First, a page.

Poor garbage disposal woes hit MoBay
The National Works Agency (NWA) says the improper disposal of domestic waste, is one of the main factors causing the clogging of drains in Montego Bay, a situation which resulted in the recent flooding of sections of the St James parish capital.
Speaking against the background of recent torrential rains, which left sections of the western city under water, Janel Ricketts, the NWA community relations officer for the western region, said the agency have since been clearing debris from roadways, major drains and waterways including the North and South gullies.
In bemoaning the situation, which many have blamed on the lack of civic pride, Ricketts stressed that the cleaning of the drains and gullies has been a repetitive effort for the NWA, which recently spent approximately $10 million to complete a similar exercise.
"We had cleaned the same sections two weeks ago. We had Zika Virus concerns and so we cleared several drains in and around St. James just the same," said Ricketts. "Even though we had worked on them earlier, we still have a challenge, but we are still working to have those areas cleared."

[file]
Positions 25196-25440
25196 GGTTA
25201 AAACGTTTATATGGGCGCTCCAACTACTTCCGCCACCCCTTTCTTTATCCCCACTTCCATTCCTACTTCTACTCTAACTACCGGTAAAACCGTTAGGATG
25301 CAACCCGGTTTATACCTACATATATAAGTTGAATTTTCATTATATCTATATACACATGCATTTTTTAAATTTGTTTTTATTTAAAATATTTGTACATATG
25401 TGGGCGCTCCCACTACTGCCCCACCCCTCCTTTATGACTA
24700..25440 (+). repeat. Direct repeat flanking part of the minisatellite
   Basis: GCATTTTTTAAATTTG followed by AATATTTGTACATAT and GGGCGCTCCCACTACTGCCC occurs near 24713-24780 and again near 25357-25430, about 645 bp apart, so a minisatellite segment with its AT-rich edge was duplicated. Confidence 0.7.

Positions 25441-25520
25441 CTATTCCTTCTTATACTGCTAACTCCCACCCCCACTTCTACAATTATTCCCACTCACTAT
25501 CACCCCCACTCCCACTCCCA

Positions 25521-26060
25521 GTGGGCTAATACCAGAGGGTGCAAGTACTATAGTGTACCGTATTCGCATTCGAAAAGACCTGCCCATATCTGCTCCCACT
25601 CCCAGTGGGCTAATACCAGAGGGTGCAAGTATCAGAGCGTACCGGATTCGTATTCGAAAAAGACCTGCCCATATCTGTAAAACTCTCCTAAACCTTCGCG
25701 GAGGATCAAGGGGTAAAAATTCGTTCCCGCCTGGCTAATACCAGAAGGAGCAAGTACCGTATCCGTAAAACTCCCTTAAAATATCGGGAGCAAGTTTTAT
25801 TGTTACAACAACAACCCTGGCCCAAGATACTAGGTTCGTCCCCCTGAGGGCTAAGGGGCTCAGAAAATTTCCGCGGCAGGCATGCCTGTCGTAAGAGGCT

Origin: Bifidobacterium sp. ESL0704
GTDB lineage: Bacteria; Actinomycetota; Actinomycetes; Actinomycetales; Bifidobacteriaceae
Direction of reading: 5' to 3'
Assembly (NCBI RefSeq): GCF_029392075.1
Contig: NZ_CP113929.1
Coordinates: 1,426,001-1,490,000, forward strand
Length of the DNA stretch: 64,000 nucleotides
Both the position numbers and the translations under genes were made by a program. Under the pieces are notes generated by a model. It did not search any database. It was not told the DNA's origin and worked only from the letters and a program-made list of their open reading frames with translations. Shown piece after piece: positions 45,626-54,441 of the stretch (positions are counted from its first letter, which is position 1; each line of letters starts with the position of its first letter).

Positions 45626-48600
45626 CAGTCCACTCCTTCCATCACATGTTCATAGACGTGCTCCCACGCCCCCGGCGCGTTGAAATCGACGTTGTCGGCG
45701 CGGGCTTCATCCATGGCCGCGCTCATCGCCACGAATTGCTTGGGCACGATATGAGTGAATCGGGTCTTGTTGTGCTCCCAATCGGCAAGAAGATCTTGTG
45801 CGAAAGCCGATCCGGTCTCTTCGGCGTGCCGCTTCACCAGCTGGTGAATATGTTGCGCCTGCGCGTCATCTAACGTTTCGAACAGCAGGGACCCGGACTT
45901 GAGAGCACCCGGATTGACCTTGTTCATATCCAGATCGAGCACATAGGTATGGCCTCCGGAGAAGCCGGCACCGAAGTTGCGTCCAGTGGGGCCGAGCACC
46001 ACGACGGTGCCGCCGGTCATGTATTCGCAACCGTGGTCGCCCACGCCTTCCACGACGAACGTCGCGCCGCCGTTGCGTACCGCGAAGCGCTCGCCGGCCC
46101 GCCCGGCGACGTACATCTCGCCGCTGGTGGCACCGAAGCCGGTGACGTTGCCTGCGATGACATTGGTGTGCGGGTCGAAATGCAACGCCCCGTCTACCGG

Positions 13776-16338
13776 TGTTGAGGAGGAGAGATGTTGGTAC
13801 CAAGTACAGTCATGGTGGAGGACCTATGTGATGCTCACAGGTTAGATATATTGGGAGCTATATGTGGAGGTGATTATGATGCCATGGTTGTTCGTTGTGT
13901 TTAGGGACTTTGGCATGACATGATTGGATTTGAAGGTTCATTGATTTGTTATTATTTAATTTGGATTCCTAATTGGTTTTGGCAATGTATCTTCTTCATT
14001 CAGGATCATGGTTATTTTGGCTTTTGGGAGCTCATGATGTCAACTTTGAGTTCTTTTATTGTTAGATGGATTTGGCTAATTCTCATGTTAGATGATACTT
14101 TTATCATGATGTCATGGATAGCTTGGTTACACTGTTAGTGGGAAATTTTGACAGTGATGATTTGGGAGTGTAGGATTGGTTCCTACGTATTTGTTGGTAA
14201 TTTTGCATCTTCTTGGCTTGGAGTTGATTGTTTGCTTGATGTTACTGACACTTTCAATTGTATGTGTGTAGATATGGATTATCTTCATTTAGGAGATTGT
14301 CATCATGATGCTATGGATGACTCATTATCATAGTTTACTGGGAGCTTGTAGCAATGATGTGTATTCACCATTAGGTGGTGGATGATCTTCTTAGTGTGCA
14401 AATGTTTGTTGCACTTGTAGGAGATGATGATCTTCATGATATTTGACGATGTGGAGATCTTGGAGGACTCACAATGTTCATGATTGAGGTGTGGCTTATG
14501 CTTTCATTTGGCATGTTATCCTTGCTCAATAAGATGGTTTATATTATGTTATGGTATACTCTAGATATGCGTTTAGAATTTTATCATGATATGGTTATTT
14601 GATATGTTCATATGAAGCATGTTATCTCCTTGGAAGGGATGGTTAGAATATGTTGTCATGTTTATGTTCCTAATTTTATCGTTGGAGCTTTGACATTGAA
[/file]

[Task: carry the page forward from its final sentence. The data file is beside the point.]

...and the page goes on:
"While we (the NWA) have the responsibility for keeping the drainage clean, we also need the help of the people to dispose of their garbage properly .... they need to stop blocking the natural waterways. Those little steps will go far. You know you see some persons driving along the roadway and throw their garbage outside. It might seem like a simple thing for them in terms of getting rid of it, but it has a wider impact," added Ricketts.
While Ricketts was not able to say whether or not any infrastructural rehabilitation work is to be undertaken on the more flood prone sections of the city, she nonetheless pointed out that expansion work was recently done on a section of the North Gully near the Capital Heights community, near Green Pond.
"That section was under capacity, so you found that you had a lot of flooding and it was a challenge for persons who live in Green Pond, Cornwall Courts and Farm Height. In the future there will undoubtedly be more work as it is an ongoing effort," noted Ricketts
In a recent interview with The Gleaner, Montego Bay mayor, Councillor Glendon Harris, disclosed that approximately $20 million in damage was incurred due to the recent flooding. He said the Parish Council would be seeking aid from the Ministry of Local Government to cover repairs.
Creek Street, Dome Street, the Sign main road, St. James Street and the recently constructed Port Bello Housing Scheme were the areas most affected by the recent heavy rains.